This picture is even more alarming when considered in the context of Yemen’s demographics. At a recent conference on Yemen in London, Allan G. Hill, a professor of population and international health at the University of Southampton in the UK, sounded the alarm on population growth in Yemen. Hill, a leading demographer formerly at Harvard University, predicts that at the current growth rate Yemen’s population will double in less than 20 years. Such a population rise would place unbearable pressure on the economy, as well as on education and health services.
Yemen’s economy has been overly reliant on the hydrocarbons sector for the last decade. The sector contributed 60 percent of government revenues between 2010 and 2012. Oil revenues allowed Saleh’s former government to provide fuel subsidies that are now financially unsustainable. While oil profits made up the bulk (more than 70 percent) of the government’s revenues over the decade prior to 2010, Yemen’s oil production was never significant by global standards. In addition, Yemen’s oil production has been in steady decline, and the state can no longer rely on rising oil prices to compensate for decreasing production.
Yemen also has natural gas. The reserves in the Marib governorate adjacent to the capital, Sana’a, supply a 200-mile (320-kilometer) pipeline that ends at the Balhaf plant on the southern coast, where the liquefied gas is shipped to Asian, American and European markets. However, revenues from gas exports will not be enough to replace dwindling oil revenues. In addition, energy infrastructure across the country is constantly targeted by armed groups, and sabotage significantly disrupted gas exports in 2012.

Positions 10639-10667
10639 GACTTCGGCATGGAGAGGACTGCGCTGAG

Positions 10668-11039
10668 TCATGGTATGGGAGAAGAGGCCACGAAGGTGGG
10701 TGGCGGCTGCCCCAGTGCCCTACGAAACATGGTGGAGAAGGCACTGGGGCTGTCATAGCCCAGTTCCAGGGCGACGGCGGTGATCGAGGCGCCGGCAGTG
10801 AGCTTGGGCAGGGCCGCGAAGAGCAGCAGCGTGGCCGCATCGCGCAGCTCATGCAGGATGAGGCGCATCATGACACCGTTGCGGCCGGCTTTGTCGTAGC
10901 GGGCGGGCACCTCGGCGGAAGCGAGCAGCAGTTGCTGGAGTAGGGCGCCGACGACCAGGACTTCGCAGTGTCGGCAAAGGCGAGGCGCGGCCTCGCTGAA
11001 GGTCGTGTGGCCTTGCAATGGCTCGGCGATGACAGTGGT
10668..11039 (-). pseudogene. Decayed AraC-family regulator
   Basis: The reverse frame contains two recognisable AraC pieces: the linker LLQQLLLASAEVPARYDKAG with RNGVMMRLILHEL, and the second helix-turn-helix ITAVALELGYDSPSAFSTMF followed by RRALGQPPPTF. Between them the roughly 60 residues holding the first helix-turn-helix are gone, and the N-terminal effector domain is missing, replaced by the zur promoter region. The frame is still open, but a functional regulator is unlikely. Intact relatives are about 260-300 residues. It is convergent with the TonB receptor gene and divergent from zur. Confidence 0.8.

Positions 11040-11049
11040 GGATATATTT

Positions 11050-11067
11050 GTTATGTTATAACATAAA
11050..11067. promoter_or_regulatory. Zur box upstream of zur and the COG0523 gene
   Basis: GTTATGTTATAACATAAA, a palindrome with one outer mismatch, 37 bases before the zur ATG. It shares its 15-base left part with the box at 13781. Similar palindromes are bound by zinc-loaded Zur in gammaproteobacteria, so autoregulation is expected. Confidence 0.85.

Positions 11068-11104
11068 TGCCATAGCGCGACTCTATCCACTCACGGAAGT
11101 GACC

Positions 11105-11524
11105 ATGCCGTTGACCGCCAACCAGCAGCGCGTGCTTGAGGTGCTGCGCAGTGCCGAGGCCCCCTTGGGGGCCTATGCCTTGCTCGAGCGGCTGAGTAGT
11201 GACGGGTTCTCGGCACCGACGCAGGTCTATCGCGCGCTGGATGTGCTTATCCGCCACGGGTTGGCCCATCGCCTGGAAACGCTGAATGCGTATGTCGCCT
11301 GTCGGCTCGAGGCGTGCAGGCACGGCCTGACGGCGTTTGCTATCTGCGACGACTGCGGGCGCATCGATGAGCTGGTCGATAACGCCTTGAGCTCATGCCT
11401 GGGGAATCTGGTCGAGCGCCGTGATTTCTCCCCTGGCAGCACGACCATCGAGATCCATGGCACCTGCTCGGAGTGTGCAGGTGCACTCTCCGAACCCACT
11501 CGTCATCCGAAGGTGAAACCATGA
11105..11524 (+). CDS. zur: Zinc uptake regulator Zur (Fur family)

Part of Yemen’s gas is expected to be used in electricity production, which is currently too reliant on petroleum. Power shortages are constant, and less than 50 percent of the population has access to electricity. Generators and solar and wind power are too expensive to solve the immediate issues.
But for some Yemen analysts, the most pressing problem is not the decline of Yemen’s oil reserves but the depletion of its water resources. According to Helen Lackner, a Yemen expert who specializes in rural issues and water management, 70 percent of Yemen’s population lives in rural areas, and only 47 percent of the rural population has access to an improved water source. The situation is aggravated by shifting and increasingly unpredictable weather patterns, including severe droughts and heavy rains. Dozens of people die every year in Yemen as a result of violent water disputes. In just a few years, Sana’a could become the world’s first capital city to run out of water.
Unsurprisingly, with limited opportunities (elite interests and control of various sectors of the economy remains a deep-seated feature), insecurity and political instability, the state faces a “brain drain” of qualified Yemeni professionals. A report issued by the Ministry of Expatriates last year estimated that there are 30,000 highly qualified Yemeni professionals residing abroad, mainly in the Gulf.
The capital question
There are “several promising sectors that can be drivers of economic growth and employment creation. Tourism, fisheries and other maritime activities all have great potential,” Khaled Sakr, the IMF’s mission chief to Yemen, tells Asharq Al-Awsat.
“Yemen has 2,300 kilometers of coastline” and it has “not reached its full [economic] potential,” notes Wael Zakout, the World Bank’s Country Manager for Yemen. But despite its maritime potential, the port of Aden is in a dire state and coastal fish stocks have been exhausted by illegal fishing by large fleets and the rising number of Yemeni fishermen.